Laura opens with NYC Detective Mark McPherson arriving at the home of Waldo Lydecker, a famous columnist and the close friend of Laura Hunt, who has just been murdered. McPherson isn't usually a homicide detective -- he specializes in taking on corrupt businesses and organized crime, but he got stuck on this case by a spiteful superintendent. He's a working-class guy and snobbish about the high-class people he's investigating, who in turn look down their noses at him.
Laura Hunt was a career girl, important in the advertising industry, and also a member of "good society" thanks to Waldo taking her under his wing. She was engaged to Shelby Carpenter, who worked for the same advertising firm as she did, and who was something of an opportunist. According to everyone McPherson interviews and investigates, everyone loved her. No one had any motive for killing her. She was beautiful, gracious, generous, kind, talented, and warm-hearted. So much so, that McPherson begins to fall in love with her, even though she's gone.
This story was first released as a serial in Colliers magazine in 1942, then released in book form in 1943, made into a movie in 1944, and re-released as a book that same year too. I have the 1944 edition, which I picked up at a library book sale for probably 50 cents years ago. Mine doesn't have the cover I pictured here, it's a plain brown hardback. I just looked it up on Abe Books and there's an identical one selling for $75, so that's pretty cool. Not that I'd sell mine -- I love this story too much.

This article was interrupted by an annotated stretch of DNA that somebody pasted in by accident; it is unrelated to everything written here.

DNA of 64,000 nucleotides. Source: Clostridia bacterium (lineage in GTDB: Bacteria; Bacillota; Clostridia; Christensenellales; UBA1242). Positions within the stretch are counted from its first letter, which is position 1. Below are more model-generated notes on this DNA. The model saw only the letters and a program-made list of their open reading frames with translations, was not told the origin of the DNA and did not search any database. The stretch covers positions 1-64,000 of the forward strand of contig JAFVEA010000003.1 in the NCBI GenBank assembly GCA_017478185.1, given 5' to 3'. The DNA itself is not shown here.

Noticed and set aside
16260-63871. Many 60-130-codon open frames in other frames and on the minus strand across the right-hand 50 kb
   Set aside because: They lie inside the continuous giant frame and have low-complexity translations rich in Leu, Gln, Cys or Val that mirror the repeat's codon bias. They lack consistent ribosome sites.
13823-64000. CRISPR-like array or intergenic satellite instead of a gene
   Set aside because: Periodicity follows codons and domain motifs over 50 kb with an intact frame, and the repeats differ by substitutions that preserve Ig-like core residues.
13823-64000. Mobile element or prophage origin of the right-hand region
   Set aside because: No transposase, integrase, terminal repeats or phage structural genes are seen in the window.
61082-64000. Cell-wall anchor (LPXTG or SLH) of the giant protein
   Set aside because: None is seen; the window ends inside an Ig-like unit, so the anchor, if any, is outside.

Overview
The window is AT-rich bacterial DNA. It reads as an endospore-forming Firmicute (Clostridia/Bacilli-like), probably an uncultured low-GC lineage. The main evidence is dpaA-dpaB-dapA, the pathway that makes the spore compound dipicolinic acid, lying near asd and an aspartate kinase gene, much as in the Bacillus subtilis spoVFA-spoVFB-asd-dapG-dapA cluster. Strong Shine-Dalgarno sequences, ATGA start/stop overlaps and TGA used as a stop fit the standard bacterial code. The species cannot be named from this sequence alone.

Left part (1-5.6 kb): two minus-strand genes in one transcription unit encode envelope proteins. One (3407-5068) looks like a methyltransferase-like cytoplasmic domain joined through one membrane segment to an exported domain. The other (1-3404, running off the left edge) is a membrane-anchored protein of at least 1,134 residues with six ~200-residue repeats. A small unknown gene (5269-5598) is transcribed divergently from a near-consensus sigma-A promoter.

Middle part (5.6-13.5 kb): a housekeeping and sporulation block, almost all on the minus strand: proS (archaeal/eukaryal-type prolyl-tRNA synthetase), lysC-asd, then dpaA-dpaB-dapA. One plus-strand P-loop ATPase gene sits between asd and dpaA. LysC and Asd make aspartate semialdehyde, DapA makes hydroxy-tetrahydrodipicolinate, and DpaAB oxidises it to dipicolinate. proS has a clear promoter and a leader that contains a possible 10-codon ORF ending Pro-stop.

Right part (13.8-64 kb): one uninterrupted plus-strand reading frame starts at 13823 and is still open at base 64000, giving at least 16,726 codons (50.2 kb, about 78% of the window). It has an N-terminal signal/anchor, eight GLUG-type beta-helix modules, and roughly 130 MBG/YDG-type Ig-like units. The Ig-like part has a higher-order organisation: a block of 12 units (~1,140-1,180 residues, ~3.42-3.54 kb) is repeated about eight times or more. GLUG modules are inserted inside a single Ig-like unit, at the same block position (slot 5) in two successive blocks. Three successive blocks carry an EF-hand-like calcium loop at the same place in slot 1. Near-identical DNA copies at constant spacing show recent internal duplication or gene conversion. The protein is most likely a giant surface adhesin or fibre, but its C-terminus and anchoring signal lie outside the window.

But anyway! Why do I love this story? First, of course, it's a mystery, and I love those. Second, it's got a forbidden love thing going on, with Mark in love with the memory of Laura. Third, Mark McPherson. Which is pretty much due to Dana Andrews in the role, because I saw the movie first. (My equally spoiler-free review is here.)
|(Dana Andrews as Mark McPherson)|
Like I mentioned last week in my Inkling Explorations post, this book starts out being narrated by Waldo Lydecker. Then it switches to other narrators, including Mark McPherson, which is my favorite part of the book. Him trying to reason his way through falling in love with a dead person is just a wonderful bit of character development. Love it!
Particularly Good Bits:
Although I spread butter lavishly on my brioches, I cling religiously to the belief that the substitution of saccharine for sugar in my coffee will make me slender and fascinating (p. 11.)
Whereas a detective may be a unique and even trustworthy friend, one must always remember that he has made a profession of curiosity (p. 46).
Clues to character are the only clues that add up to the solution of any but the crudest crime (p. 220).
I'm not reporting our actual language because, as I mentioned before, I haven't had a college education and I keep my writing clean (p. 223).
If This was a Movie, I Would Rate It: a light PG-13 for murder, very vague allusions to sexual activity, and some mild curse words and several instances of taking the Lord's name in vain.